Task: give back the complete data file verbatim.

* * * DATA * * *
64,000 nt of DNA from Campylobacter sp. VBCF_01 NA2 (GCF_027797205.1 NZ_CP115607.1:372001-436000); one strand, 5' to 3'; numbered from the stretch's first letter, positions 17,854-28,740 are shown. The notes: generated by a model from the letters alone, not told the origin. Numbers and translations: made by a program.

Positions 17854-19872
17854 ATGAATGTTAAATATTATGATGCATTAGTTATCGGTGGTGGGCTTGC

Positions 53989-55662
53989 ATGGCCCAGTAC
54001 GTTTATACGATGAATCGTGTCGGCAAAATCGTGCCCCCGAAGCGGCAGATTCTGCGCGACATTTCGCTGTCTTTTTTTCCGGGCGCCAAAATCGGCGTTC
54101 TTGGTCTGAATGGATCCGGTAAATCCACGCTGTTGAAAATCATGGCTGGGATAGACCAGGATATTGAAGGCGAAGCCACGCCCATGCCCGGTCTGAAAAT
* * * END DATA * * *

64,000 nt of DNA from Campylobacter sp. VBCF_01 NA2 (GCF_027797205.1 NZ_CP115607.1:372001-436000); one strand, 5' to 3'; numbered from the stretch's first letter, positions 17,854-28,740 are shown. The notes: generated by a model from the letters alone, not told the origin. Numbers and translations: made by a program.

Positions 17854-19872
17854 ATGAATGTTAAATATTATGATGCATTAGTTATCGGTGGTGGGCTTGC

Positions 53989-55662
53989 ATGGCCCAGTAC
54001 GTTTATACGATGAATCGTGTCGGCAAAATCGTGCCCCCGAAGCGGCAGATTCTGCGCGACATTTCGCTGTCTTTTTTTCCGGGCGCCAAAATCGGCGTTC
54101 TTGGTCTGAATGGATCCGGTAAATCCACGCTGTTGAAAATCATGGCTGGGATAGACCAGGATATTGAAGGCGAAGCCACGCCCATGCCCGGTCTGAAAAT